Tenants in Common: This joint ownership allows owners to hold an undivided (think individual) ownership in property. Each owner's share is treated as if it were a separate property that they “individually own”. The % of ownership owned by the deceased is the only part of the asset that is transferable. This type of joint ownership is considered as if singularly owned (just % owned by the deceased) and often passes through probate, however, can also be transferred via deed or contract and bypass probate.

Contracts: A simple definition of a contract is a written agreement on what to do. As such probate law places contracts above the will in recognition of transfer of ownership.

The best example of this is Life Insurance. In a life insurance policy the owner enters into an agreement to pay premiums to the insurance company in exchange for a sum of money at death paid to named beneficiaries. The insurance company is obligated to pay the proceeds of the insurance policy to the named beneficiaries, regardless what is stated in the will.


Life Insurance, Buy Sell Agreements of Businesses, Annuities, Structured Settlements, Pensions, Transfer on Death (often used in bank accounts)

In some cases there is a mix of law/contract/probate factors that will affect the transfer. Consider an IRA. By law the spouse must be the named beneficiary unless he/she signed (notarized) their rights away. So imagine a scenario where the named beneficiary is not the spouse, and there is no proof that the spouse signed their consent. Needless to say, the court will have to make a judgment.


We are separating trusts from the types of ownership assets because they are a different entity altogether. First let's start with a simple definition. A Trust is a legal document that specifies how to manage assets and for whom those assets will be managed for. There are both contractual and state laws that govern trusts. There are three types of trusts, Revocable (also known as Living), Testamentary, and Irrevocable.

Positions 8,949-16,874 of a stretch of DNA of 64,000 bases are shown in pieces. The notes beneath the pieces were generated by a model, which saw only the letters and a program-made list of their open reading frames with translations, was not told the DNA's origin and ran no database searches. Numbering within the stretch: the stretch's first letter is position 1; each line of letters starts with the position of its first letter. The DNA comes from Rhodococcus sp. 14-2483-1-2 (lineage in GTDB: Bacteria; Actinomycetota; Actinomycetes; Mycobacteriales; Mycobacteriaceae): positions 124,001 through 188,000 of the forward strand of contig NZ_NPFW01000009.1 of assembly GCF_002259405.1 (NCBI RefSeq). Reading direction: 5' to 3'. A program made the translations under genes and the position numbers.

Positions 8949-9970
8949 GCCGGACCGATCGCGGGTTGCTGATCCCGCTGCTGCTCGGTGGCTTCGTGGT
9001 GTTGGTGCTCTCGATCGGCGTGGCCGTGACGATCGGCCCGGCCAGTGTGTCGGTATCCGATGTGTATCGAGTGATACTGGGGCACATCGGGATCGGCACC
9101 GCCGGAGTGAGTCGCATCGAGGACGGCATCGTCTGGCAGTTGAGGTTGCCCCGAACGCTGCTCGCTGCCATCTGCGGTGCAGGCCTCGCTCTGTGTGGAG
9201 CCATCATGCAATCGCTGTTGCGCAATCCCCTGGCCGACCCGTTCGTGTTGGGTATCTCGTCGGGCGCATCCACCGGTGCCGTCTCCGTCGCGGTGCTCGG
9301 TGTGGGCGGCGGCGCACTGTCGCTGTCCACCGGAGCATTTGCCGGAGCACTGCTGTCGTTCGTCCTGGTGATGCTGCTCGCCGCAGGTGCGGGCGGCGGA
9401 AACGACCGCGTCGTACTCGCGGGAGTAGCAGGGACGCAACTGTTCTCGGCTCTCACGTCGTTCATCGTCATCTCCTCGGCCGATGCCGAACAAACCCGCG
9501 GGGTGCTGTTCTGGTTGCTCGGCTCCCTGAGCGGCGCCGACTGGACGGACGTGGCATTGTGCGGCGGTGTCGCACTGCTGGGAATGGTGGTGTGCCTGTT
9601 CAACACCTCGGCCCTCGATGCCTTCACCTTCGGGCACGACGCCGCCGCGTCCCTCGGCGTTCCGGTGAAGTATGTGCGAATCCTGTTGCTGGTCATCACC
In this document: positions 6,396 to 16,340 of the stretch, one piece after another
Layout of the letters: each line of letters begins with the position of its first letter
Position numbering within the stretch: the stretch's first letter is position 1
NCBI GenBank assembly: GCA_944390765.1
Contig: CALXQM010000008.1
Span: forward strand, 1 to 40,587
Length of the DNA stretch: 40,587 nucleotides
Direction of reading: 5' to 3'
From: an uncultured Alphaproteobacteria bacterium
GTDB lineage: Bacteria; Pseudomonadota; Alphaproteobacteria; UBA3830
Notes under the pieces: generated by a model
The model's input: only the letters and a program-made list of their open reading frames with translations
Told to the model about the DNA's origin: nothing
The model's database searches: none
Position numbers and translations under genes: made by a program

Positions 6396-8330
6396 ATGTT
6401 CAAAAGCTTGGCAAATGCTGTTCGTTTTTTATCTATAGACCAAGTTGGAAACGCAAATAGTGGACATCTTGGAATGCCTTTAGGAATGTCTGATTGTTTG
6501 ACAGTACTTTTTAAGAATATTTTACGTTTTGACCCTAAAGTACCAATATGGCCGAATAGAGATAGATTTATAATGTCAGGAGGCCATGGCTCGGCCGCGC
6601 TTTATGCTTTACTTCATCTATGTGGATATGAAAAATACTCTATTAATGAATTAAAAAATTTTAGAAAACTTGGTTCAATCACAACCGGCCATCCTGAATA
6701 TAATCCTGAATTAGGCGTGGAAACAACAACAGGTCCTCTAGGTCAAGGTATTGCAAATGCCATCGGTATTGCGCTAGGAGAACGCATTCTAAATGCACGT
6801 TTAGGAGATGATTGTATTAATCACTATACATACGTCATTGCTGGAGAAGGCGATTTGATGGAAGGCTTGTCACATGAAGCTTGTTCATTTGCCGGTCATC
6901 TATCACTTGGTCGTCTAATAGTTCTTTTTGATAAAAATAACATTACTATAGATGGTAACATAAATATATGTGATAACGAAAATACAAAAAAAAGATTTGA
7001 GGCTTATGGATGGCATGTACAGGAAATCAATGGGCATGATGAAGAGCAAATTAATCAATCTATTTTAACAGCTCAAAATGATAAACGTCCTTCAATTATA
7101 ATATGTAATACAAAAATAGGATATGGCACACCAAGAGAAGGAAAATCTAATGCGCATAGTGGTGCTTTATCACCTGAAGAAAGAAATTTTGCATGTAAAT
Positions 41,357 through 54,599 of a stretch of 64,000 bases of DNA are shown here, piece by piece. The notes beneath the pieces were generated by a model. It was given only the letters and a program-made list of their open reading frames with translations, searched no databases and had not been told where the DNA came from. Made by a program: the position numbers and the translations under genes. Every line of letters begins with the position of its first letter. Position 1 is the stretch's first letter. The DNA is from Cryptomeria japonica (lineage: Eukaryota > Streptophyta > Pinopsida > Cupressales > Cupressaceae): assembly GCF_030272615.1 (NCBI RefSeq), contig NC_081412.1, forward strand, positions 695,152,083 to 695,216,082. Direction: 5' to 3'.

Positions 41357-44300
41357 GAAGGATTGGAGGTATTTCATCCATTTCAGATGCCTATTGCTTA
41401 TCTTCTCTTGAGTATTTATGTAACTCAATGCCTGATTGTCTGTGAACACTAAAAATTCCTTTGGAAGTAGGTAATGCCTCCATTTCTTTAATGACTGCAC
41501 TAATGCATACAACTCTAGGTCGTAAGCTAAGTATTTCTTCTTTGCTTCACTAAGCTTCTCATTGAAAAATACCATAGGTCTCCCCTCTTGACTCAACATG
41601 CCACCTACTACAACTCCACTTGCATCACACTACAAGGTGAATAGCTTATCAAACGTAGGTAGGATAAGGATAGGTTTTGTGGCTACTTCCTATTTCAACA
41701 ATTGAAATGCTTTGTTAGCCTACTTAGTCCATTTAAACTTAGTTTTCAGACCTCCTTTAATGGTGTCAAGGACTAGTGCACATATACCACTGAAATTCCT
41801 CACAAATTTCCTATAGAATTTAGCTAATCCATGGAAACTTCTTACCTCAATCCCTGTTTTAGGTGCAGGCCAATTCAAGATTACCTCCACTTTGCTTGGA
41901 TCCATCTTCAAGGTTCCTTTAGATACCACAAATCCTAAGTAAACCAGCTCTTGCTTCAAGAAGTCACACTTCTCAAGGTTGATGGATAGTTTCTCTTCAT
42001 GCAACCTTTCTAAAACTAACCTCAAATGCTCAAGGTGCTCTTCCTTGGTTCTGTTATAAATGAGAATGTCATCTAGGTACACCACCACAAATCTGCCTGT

Revocable (Living) Trust: This is a trust entered by the Grantor (owner of assets) while they are alive and specifies how assets in the trust will be managed and distributed. While the Grantor is alive, the assets are treated as if they were the Grantor's assets with no significant change in practical ownership. The trust can be changed, altered or revoked (cancelled) at any time while the grantor is alive. Upon death the Revocable trust becomes Irrevocable (can not be changed) and the instructions must be followed. Assets MUST be specifically titled and owned by the trust prior to death for the trust to have responsibility over them. Assets owned by the trust will bypass probate.

Testamentary Trust: A trust created by the deceased will, and as such will pass through probate. Only assets that pass through probate will be governed by the trust.

Irrevocable Trust: This is a trust that cannot be revoked (changed or cancelled) after it is completed. As with a revocable trust, only assets that are titled in the trust will be governed by the trust. Note an Irrevocable trust can be created while the grantor (owner of asset) is alive or deceased (via a will).